About every three years (2015 being the most recent) come August, a great restlessness spreads across Tanna. The men scour the bush and villages for pigs and kava, counting, calculating. Finally one of the chiefs announces that his village will host the Nekowiar, a three-day extravaganza of song, dance and feasting during which the leaders of neighbouring villages organise marriages.
Preparations for the Nekowiar are exhaustive. Three complex dances are practised, and beauty magic takes over. Men, women, boys and girls use powders mixed with coconut oil to colour their faces a deep red, with black and yellow stripes.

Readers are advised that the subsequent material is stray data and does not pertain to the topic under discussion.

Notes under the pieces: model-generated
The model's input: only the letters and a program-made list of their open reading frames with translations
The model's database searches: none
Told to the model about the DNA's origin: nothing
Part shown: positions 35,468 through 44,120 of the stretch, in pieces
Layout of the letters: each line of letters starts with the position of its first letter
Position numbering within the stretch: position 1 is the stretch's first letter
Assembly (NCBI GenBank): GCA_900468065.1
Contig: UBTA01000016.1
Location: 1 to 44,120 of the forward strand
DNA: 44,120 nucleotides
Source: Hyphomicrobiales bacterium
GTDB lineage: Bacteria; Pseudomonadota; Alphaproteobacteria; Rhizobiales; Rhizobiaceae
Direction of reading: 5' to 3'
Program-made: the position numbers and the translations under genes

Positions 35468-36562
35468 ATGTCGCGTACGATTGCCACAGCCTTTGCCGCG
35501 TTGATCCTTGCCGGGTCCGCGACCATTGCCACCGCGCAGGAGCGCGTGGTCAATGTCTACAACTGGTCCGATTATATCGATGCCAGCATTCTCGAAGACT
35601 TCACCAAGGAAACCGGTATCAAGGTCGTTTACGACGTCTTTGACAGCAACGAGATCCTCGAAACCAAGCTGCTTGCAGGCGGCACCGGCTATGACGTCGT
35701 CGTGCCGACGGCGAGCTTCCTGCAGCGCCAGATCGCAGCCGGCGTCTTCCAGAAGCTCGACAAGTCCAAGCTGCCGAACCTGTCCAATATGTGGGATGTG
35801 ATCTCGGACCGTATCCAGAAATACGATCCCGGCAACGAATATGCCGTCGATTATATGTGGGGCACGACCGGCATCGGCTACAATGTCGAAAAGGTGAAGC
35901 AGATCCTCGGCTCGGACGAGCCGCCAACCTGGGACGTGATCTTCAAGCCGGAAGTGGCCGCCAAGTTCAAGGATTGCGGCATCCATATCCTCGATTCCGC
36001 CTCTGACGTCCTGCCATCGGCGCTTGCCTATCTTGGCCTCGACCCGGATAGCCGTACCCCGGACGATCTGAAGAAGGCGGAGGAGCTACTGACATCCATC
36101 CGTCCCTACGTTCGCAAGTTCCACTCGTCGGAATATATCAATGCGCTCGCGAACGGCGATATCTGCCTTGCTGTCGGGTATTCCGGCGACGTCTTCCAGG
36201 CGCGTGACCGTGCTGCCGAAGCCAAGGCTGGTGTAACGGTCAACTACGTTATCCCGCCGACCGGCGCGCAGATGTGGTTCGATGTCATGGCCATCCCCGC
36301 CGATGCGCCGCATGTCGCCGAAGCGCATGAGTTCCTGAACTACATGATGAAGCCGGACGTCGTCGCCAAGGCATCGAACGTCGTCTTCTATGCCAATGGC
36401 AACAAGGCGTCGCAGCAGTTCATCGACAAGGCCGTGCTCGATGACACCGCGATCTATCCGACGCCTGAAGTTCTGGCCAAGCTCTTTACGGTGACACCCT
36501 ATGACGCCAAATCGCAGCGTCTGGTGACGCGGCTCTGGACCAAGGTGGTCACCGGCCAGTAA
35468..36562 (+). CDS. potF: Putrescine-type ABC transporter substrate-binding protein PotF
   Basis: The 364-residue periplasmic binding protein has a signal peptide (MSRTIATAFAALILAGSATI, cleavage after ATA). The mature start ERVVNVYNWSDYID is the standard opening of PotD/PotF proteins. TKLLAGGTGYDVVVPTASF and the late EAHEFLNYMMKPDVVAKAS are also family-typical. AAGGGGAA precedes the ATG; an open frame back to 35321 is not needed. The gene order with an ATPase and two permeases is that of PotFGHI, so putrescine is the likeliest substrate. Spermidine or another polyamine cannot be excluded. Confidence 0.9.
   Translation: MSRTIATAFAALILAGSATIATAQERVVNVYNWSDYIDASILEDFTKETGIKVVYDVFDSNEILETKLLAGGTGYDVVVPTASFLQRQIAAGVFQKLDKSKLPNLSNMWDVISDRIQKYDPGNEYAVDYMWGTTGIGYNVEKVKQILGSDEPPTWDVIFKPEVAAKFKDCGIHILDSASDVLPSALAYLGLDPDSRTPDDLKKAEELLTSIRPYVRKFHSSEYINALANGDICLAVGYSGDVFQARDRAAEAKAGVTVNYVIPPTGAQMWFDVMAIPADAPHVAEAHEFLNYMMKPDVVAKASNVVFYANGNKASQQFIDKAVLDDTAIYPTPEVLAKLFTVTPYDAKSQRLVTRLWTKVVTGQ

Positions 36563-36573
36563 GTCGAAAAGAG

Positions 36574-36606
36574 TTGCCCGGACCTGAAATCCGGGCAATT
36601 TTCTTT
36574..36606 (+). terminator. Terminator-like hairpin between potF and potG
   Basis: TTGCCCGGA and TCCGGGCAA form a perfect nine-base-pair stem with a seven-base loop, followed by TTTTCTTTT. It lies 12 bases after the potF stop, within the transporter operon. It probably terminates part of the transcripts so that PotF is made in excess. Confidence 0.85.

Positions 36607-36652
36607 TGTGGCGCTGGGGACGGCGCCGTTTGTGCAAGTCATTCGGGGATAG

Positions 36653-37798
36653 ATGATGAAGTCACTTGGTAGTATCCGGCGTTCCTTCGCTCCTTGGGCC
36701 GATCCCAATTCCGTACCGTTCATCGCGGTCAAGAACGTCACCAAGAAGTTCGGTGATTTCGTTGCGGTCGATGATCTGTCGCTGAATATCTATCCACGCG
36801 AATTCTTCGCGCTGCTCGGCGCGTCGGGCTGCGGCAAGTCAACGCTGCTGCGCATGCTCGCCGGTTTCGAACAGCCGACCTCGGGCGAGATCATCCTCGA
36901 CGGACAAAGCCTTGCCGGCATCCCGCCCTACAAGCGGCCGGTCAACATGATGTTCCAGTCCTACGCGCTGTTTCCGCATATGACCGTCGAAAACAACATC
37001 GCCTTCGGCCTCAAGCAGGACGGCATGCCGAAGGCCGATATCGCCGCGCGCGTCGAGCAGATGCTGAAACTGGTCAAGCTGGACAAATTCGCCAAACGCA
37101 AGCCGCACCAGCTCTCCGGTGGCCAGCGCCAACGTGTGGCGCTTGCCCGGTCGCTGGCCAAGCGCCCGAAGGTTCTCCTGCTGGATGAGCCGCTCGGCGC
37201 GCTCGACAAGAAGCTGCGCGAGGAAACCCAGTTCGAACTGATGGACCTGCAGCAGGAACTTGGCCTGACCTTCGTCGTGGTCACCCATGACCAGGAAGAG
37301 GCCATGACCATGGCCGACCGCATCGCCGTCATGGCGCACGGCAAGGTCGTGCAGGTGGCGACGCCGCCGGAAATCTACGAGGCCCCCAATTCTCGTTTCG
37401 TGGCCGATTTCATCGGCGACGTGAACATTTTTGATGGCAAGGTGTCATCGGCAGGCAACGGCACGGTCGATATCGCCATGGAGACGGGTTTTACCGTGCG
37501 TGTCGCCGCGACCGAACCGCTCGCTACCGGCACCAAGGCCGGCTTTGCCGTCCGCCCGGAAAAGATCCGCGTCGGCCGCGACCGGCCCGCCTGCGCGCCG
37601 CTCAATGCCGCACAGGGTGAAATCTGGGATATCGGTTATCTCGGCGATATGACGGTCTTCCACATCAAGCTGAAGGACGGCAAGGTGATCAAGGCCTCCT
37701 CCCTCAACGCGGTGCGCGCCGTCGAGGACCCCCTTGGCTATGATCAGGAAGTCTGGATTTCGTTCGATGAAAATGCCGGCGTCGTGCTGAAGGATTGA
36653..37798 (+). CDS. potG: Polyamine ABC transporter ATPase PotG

The ceremony begins with the host village’s young men dancing an invitation to the women. They respond with the Napen-Napen, a spectacular dance that represents their toil in the fields, and continues throughout the first night. The male guests watch and wait for dawn, when they dance the Toka, a pounding, colourful dance that shows scenes of daily life. If the Toka dancers make a circle around a woman, she’s tossed up and down between them. During this stage a man may have sex with any woman who is willing.
On the third day the chief of the host village produces the kweriya, a 3m bamboo pole with white and black feathers wound around it and hawks’ feathers on top. It announces that the Nao – the host village’s dance – is to begin. This men’s dance enacts events such as hunting and wrestling, followed by triumphant feasting.